Tag Archives: Georges Florovsky

Jesus is united to the whole of humanity

A little significant theological reflection is needed. What actually is the point of the Incarnation of Jesus? What difference does it make? Why is what happened to Jesus in the Paschal Mystery important for my redemption and salvation? One of my favorite Orthodox theologians/historians of theology, Father Georges Florovsky points to the fact Christ is not for one person, but for all people, and that all people are to become divine. Make sense to you?

Christ Pantocrator, detail of the Deesis mosaic

The Word became man so that we could “become divine,” “in order to deify us in Himself.” Deification is adoption by God, and “humans sons have become the sons of God.” We are “received by the Word and are deified through His flesh” by virtue of the Incarnation. Born from the Virgin, the Word was not united with only one man, but with the whole of human nature. Therefore everything that was achieved in the human nature of Christ is immediately extended to all men because they have a body in common with Him. There is no coercion involved here. Men are more than similar to Christ; they are truly participants in the human nature of the Word. Christ is a vine and we are the branches, “united with Him by our humanity.” In the same way that the tendrils which grow from a grapevine are consubstantial with it, so are our bodies consubstantial with the body of the Lord, and we receive what He has accomplished. His body is the “root of our resurrection and salvation.” Everyone is renewed, anointed, healed, and exalted in Christ, for “He has taken everyone on Himself.” This is not merely similarity or substitution, but actual unity. Therefore all humanity is anointed by the Spirit in the Jordan, dies on the cross, and is resurrected to immortality in Christ because “He Himself bears our body.”

Father Georges Florovsky, discussing the theology of Saint Athanasius the Great, in chapter two of Florovsky’s patrology.

Enhanced by Zemanta

Distinguishing religion and theology

Subconsciously we are still studying the history of doctrine as a history of philosophy, and therefore we are bound to miss the very thing. For both theology and doctrine are not philosophy. It is not a speculation on religious topics or problems, even as it does not exclude the theological use of reasons. But it begins, earnestly and emphatically, with revelation — not with an innate “revelation” of the truth in the human mind, but with a concrete Revelation in history, with a true encounter. It is a personal datum — not because it is a private business of human personalities, but because it is a self-disclosure and challenge of a Divine Person of the Personal God.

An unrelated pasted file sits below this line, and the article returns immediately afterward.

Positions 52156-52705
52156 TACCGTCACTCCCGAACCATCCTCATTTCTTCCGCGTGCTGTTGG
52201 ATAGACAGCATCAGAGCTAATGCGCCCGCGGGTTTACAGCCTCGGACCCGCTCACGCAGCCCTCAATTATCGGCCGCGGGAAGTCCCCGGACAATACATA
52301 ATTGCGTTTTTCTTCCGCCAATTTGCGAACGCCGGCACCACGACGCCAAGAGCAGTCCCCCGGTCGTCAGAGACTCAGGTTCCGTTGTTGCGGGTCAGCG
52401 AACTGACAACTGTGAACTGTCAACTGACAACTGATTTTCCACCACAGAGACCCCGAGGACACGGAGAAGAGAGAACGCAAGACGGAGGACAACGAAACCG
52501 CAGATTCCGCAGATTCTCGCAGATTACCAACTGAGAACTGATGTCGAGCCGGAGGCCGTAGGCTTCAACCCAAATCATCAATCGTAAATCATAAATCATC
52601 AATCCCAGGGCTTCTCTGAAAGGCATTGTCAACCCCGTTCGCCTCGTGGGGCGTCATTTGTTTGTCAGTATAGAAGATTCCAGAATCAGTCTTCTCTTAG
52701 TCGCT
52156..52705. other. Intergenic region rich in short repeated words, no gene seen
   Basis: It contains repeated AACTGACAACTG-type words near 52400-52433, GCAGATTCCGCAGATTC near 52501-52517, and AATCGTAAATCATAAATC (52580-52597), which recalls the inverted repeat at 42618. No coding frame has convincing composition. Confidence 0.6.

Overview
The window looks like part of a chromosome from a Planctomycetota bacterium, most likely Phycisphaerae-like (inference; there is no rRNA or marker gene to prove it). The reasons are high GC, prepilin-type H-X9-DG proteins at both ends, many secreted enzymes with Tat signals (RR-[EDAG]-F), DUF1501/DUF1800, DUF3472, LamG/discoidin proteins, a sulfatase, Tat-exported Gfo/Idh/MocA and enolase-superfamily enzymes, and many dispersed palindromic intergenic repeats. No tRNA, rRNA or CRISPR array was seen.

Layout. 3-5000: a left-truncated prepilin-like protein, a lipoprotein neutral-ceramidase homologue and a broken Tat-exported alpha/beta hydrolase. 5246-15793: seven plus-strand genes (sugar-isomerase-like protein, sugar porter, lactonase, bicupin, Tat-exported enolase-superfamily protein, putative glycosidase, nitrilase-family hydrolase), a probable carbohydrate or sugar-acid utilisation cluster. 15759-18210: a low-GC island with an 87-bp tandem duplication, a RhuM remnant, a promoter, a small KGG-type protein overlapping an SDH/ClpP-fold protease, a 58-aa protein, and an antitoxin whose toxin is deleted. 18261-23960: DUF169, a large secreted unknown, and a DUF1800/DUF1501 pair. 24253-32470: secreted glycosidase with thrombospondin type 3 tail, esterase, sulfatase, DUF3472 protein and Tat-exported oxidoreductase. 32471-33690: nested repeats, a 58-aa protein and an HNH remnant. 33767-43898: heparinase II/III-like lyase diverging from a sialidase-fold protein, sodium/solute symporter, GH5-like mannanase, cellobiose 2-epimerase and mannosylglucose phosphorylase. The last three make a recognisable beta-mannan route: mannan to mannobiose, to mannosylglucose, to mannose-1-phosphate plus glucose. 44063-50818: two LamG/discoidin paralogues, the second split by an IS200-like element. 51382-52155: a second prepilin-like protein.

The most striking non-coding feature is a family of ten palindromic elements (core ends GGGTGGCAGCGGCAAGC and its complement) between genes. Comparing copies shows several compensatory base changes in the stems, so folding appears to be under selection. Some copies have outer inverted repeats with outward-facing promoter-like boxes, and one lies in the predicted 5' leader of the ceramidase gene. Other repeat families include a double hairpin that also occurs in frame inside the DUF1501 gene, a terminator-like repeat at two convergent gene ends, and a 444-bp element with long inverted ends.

Father Georges Florovsky

Religion and Theological Tensions

When you meet Christ, you accept his history

Father Sergius Bulgakov expressed himself very adequately when he said: “He who has once met Christ, His Savior, on his own personal path, and has felt His Divinity, has, in that very moment, accepted all fundamental Christian dogmas — Virgin Birth, incarnation, Second Glorious Advent, the Coming of the Comforter, the Holy Trinity. To this I want to add: Or else he has not yet met Christ, or, at any rate, has not recognized him.”

— Father Georges Florovsky in The Work of the Holy Spirit in Revelation

Treachery to the truth today?

Theologians are after divine truth and not mere human opinions. There is a danger and a difficulty about this point. We are in danger of modern disregard of theology. . . . The danger nowadays is overemphasis on non-intellectual elements. This means a kind of treachery to the truth. It used to be assumed that man is a reasonable animal. The modern idea seems to be that man is first and foremost a creature with a heart. I am not prepared, however, to give up my reason in connection with the things of God.

Father Georges Florovsky

Remarks made at the Second World Conference on Faith and Order

Edinburgh, August 4, 1937

Is Father Florovsky correct in his perception? I tend to think so….

Enhanced by Zemanta

About the author

Paul A. Zalonski is from New Haven, CT. He is a member of the Fraternity of Communion and Liberation, a Catholic ecclesial movement, and an Oblate of Saint Benedict. Contact Paul at paulzalonski[at]yahoo.com.
coat of arms



Humanities Blog Directory